October 7, 2015

Coming Unstuck: Finding Relief from the Pain of Denial.

Askance, Steve Snodgrass, Flickr

This is the kind of pain that we all know but can hardly bear to acknowledge.

We’ve all come close to drowning in it.

It’s messy and dirty and complicated.

It goes way beyond simple pain, like when someone has said something cutting and we’re stinging from the hurt of it, or where someone we love is in agony and it’s tearing us apart, too.

The source of this kind of pain is harder to find, and we avoid it’s truth.

We often call it being stuck.

Let me try to make it real with a story:

A client, a young woman, probably in her early twenties, is sitting opposite me in my therapy room.

“But he mustn’t forget! I can’t let him! I make sure he remembers! Every 10th of every month I remind him. I make sure he knows what he’s done and what he’s put me through. He must always know, always. He’s the father of my baby, and he must never forget!”

The young woman in front of me is utterly exhausted, drained from lack of sleep and wrung out from raw emotion. She’s stuck. She goes round and round in ever decreasing circles of impossibility, and there’s no way out. She can see no prospect of relief.

She is stuck.

She tells me she saw “Mrs Witch” the other day. She says she came to collect “The Father of My Baby” from work. I notice that these people have no names. It’s like a fairy tale, a myth, a story—not real.

I acknowledge how raw it all feels, how enormous, how overwhelming. I say it sounds like these people are causing her a great deal of suffering.

And then I acknowledge that there seems to be a baby in the middle of all this somewhere. And I wonder aloud about what might have happened.

She looks up, startled.

She tries several times to speak, and each time changes her mind. She tells me she doesn’t know how to say it. She tells me she can’t say it. She says that if she does it will be true.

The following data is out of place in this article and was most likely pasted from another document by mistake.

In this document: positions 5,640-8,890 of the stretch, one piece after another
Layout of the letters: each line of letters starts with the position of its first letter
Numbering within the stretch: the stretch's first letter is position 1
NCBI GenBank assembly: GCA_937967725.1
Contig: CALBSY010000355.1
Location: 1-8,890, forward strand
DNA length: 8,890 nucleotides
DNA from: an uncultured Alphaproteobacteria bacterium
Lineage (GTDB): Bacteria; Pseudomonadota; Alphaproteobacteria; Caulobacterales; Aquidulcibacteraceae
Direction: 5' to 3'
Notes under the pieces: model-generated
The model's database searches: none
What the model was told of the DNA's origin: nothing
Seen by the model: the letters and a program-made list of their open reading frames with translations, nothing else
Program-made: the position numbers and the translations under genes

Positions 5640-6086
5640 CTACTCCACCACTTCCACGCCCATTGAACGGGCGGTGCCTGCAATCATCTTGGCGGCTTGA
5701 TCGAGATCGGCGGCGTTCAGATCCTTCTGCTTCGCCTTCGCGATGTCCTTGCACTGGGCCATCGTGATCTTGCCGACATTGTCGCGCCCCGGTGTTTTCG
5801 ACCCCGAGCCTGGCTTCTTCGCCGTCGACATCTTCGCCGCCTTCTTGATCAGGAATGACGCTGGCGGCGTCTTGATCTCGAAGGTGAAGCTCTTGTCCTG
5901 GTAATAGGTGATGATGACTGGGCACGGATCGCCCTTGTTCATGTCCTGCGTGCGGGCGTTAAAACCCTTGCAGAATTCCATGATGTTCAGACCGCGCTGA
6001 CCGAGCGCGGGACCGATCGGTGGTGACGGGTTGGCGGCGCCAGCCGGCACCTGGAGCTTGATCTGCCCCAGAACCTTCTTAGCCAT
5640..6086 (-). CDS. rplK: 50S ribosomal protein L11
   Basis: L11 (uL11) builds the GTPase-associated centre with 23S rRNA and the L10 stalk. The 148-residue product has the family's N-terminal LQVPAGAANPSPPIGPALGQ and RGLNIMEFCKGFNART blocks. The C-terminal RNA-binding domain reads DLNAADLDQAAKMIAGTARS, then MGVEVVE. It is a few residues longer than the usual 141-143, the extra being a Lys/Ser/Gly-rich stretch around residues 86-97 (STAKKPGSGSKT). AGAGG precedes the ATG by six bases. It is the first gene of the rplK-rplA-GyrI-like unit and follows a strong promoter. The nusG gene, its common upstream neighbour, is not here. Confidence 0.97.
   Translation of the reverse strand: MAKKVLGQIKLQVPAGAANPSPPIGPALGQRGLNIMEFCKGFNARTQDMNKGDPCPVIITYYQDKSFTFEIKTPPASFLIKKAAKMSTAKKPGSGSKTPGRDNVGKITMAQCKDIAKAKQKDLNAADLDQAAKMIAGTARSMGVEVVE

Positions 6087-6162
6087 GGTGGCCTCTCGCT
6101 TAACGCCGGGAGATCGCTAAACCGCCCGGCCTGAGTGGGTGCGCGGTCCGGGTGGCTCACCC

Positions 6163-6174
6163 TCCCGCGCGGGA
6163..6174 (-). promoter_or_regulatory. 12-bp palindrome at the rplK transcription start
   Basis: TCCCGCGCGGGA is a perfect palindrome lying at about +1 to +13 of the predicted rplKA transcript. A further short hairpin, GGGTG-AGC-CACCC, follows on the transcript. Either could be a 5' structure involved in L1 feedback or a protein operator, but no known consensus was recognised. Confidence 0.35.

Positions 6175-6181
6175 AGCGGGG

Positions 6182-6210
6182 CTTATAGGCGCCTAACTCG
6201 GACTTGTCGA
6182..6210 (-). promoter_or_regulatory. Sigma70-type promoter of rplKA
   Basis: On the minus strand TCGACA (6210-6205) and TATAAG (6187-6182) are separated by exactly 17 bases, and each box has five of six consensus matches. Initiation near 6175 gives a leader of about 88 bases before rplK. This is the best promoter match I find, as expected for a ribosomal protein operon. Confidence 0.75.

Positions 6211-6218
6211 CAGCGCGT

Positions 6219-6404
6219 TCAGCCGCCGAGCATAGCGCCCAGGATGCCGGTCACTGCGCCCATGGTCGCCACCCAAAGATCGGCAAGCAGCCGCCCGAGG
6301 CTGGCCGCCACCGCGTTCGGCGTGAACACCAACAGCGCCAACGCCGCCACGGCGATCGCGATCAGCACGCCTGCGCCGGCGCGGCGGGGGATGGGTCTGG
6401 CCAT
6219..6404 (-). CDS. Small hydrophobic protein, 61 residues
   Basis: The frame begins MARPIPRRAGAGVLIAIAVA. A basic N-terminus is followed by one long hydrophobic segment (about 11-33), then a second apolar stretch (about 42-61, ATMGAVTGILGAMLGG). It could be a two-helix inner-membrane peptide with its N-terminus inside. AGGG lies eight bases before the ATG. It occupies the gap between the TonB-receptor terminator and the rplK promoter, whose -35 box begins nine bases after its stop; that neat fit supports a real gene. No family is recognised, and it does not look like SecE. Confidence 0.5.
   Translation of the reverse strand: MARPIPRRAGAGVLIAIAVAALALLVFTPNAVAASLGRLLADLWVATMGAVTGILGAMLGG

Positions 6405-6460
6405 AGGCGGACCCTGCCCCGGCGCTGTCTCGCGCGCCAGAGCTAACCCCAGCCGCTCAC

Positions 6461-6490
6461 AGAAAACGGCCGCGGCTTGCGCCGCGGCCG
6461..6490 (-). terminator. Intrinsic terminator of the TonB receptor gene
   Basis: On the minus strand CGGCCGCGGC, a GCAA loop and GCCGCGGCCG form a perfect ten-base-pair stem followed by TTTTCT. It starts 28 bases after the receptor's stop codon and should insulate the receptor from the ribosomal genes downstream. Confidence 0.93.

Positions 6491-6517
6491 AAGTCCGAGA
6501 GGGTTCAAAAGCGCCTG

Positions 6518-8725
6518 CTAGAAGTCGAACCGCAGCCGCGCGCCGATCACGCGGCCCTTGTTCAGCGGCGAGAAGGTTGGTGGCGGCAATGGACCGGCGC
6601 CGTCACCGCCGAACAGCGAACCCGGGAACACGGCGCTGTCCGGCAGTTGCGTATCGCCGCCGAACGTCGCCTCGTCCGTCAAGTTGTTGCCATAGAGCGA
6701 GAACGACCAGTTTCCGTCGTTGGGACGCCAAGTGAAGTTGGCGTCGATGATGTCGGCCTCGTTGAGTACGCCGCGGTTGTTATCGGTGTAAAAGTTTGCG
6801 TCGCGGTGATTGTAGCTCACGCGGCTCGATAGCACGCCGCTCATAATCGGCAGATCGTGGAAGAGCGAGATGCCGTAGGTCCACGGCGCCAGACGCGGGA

I’m beginning to get a picture of how awful this must be for this young woman to need to control reality in this way. I can see that denial is playing a huge part in how she’s coping with whatever has happened. I know I have to ask this question, as gently as I can.

“What happened to your baby?”

I speak almost in a whisper.

I can’t find words to adequately describe to you the raw agony in her face as she looks into my eyes and holds my gaze. I feel her pain sear through my body—the heat of it—and for a moment the chaos of it plunges my brain into a place of such terror and darkness that I can’t pull my thoughts together.

This is what stuck feels like.

But I have asked the question and, in the swirling storm that follows my asking it, she is reaching for an answer—a way to tell me.

Her own voice is also a whisper, so quiet I have to strain to hear.

“She died.”

And then she finds the courage to repeat it, “She died.”

We begin to talk, little piece by little piece, through her story:

How she’d fallen in love with a colleague at work, how wonderful it had been, how they’d planned their future, how they’d planned to move in together, how they’d wanted to seal their love for each other with a baby.